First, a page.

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Giveaway: SATURDAYS WITH HITCHCOCK by Ellen Wittlinger!

511xSpTjNgLUpdate, 8.25.17: Congratulations, Daria! You’ve won the ARC of Saturdays with Hitchcock. Thanks to all who entered, and please do check it out when it hits the shelves in October!

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Hello, friends. As excited as I am about The Great Hibernation hitting the shelves next month, I am just as pumped about the slew of other fantastic middle-grade books that are coming readers’ way this fall.

And Saturdays with Hitchcock by Ellen Wittlinger (October 10, Charlesbridge) is at the top of my list. I was lucky enough to read an advance copy and I absolutely fell in love with it. You can read my review below, and I’m not kidding when I say that it’s probably my favorite MG read so far this year. I’m thrilled to have an advance copy to give away–I hope you’ll enter to win it!

Here’s a little more about the book:

Twelve-year-old movie-loving Maisie is in need of a distraction from her current romantic dilemma when her Uncle Walt comes to stay with her family after being hurt on the set of the movie he’s filming in Hollywood.

Maisie’s best friend, Cyrus, has been hanging out a lot with Gary Hackett, whose last-name sounds to Maisie like a cat barfing up a hairball. When it seems as if Hackett might like Maisie romantically, she’s none too pleased, and Cyrus is even less impressed.

Uncle Walt has a way of pointing Maisie in the right direction, and Maisie’s love of movies also keeps her centered. Heading to the local independent theater on Saturdays to see old movies helps Maisie stay grounded as she struggles with growing up, family tensions, a grandma who seems to be losing her memory, and a love triangle she never expected.

My own review on GoodReads:

Saturdays with HitchcockSaturdays with Hitchcock by Ellen Wittlinger

My rating: 5 of 5 stars

SATURDAYS WITH HITCHCOCK is probably my favorite MG read of 2017, and I’m kind of desperate for everyone else to check it out. Maisie is just the sort of heroine I adore–one with a strong, specific passion (in this case, movies); loyalty to her friends and family; and, most importantly, the ability to recognize when a bad first impression of someone merits reconsideration. On every page, I relished watching her interact with this book’s stellar and complex supporting cast as she worked her way through a variety of personal and family challenges.

All of which may make this book sound a little dry or serious, when really, it’s not. And I think that’s Ellen Wittlinger’s biggest accomplishment. There are plenty of books out there that deal with the types of issues that SATURDAYS WITH HITCHCOCK tackles–dementia, family money issues, burgeoning crushes, and questions about sexuality–but few that do it with such a light touch and in such a compulsively readable way. So many different types of readers would connect strongly with this story, and I’m really excited for it to find its way in the world.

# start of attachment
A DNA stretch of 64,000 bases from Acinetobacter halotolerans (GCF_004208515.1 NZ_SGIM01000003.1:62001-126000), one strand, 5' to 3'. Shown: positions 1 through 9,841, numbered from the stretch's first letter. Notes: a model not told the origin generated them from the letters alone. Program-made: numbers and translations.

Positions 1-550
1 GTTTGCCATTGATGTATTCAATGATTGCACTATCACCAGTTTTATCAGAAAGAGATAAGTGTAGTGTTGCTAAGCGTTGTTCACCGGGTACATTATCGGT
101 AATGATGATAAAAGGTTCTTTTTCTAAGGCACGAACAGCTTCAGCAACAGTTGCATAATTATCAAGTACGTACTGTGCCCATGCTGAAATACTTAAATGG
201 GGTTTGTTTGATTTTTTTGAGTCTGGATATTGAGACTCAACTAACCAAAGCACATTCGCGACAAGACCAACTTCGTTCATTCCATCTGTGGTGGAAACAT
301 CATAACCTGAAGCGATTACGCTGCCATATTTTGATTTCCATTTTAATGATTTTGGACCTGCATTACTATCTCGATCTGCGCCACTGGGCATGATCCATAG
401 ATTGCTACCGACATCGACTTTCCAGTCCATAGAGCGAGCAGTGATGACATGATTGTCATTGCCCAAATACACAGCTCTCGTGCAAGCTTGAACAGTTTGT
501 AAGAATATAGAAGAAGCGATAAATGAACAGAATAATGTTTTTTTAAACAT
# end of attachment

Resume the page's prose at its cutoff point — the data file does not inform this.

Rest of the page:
Giveaway Alert!

I’m so inspired to get the word out about this one that I’m giving away my advance copy (ARC) to one lucky reader–just leave a comment on this post to be entered to win. You can also earn an extra entry by tweeting about the giveaway.

Here’s a sample tweet you can use:

Win an ARC of @EllenWittlinger’s brilliant MG novel SATURDAYS WITH HITCHCOCK (10.10.17, @charlesbridge): http://bit.ly/2ijSl1Q #giveaway

Let me know in your comment if you’ve tweeted so I can give you credit. This giveaway is USA only. I’ll announce a winner this Friday, August 25.

Good luck!

Preorder contest & tour dates for THE GREAT HIBERNATION!

Great Hibernation coverIt’s hard to believe that my fourth novel, The Great Hibernationwill be on bookshelves next month! I’m so excited for readers to meet Jean, Isara, Rambo the sheep, and the rest of the gang tasked with saving the tiny town of St. Polonius-on-the-Fjord from a mysterious hibernation…and some dastardly political moves, too.

Are you hoping to score a signed copy? And maybe some neat Hibernation swag? You’re in luck! You can either come see me in person on my fall tour, OR preorder a signed, personalized book through my local indie bookstore, BookPeople (and be entered to win an awesome grand prize). Details below!

The Great Hibernation fall book tour

Books of Wonder – New York, NY
Sunday, September 17, 4 pm
Middle-grade panel and launch party! (with Jessica Lawson, Tracey Baptiste,  & Alison Cherry)

The Voracious Reader  – Larchmont, NY
Monday, September 18, 6:30 pm